In addition to the interviewed households, for each of the quarters a set of units, amounting to about 5 percent of the larger sample of occupied units, were visited but interviews were not obtained because the occupants were not found at home after repeated calls or were unavailable for some other reason. There were also additional units, amounting to about 15 percent of the larger sample, which were visited but found to be vacant or otherwise not to be interviewed. Data for these units were not included in the figures for this report.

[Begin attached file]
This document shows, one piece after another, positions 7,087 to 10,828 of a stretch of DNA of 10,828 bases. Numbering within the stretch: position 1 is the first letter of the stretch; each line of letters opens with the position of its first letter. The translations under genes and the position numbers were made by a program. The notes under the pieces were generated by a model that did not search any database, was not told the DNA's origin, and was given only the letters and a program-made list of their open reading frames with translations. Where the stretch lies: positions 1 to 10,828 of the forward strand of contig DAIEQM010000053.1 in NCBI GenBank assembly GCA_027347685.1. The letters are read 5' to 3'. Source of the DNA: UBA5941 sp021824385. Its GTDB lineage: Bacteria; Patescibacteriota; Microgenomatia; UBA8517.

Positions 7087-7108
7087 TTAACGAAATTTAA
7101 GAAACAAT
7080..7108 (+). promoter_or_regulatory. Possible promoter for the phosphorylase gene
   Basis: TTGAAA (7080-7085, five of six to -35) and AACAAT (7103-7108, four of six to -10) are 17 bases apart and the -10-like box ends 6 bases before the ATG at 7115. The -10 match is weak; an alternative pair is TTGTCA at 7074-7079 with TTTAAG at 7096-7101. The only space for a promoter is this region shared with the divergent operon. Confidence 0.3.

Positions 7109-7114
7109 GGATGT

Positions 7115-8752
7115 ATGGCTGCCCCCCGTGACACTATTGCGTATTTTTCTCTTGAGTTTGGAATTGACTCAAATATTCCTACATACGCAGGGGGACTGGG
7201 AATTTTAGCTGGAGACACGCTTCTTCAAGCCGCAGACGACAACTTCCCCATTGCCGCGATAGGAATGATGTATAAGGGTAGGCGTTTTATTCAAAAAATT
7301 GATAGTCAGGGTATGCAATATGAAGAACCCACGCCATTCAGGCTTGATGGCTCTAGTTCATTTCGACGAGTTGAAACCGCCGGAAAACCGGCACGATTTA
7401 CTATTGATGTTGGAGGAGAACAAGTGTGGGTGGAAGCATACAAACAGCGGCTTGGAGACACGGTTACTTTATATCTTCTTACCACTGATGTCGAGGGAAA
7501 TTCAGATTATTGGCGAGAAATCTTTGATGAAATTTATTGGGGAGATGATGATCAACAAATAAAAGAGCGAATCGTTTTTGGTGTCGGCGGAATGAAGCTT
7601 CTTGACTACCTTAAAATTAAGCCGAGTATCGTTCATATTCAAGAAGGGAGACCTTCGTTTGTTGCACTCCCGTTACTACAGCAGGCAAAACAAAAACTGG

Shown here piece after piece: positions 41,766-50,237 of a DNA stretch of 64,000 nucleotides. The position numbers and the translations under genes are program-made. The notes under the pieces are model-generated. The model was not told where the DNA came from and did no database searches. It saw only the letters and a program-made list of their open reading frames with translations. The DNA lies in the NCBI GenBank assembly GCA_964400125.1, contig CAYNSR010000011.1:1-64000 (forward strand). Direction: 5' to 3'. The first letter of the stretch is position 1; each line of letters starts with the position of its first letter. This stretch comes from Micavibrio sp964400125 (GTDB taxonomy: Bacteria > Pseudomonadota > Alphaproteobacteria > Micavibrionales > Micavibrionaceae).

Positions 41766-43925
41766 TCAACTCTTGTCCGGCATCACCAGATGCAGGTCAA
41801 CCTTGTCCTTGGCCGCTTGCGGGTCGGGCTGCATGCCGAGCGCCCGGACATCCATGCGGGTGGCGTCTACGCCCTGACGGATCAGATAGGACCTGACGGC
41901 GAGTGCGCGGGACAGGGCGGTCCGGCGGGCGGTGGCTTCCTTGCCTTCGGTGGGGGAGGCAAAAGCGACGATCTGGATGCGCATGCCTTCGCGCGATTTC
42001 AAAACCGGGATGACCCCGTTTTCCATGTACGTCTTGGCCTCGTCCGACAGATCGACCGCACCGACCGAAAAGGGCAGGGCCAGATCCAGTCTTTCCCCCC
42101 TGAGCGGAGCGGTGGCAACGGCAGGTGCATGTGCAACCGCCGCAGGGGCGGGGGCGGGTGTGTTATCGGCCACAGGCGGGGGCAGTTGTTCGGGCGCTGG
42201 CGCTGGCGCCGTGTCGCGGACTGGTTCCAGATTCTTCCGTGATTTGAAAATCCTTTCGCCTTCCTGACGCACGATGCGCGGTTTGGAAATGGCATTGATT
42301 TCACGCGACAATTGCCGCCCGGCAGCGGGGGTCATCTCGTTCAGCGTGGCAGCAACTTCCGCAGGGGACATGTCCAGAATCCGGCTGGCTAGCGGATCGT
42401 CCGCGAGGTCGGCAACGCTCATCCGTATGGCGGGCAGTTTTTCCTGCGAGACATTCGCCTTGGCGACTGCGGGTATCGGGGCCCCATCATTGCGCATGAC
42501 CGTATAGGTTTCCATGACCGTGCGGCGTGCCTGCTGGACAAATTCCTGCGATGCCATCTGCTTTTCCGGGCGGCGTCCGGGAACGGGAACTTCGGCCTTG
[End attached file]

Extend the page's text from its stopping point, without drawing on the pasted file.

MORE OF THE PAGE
The estimating procedures used for the QHS involve the inflation of the weighted sample results to independent estimates of the number of owner-occupied and renteroccupied housing units by urban and rural residence based on data from the Current Population Survey (CPS). These independent estimates have a lower sampling error due to the larger sample size and because other current independent estimates of the population of the United States are employed in the CPS estimation procedure.
Reliability of the estimates. Since the estimates are based on a sample, they may differ somewhat from figures obtained if a complete census had been taken using the same schedules, instructions, and enumerators. As in any survey work, the results are subject to errors of response and of reporting as well as being subject to sampling variability.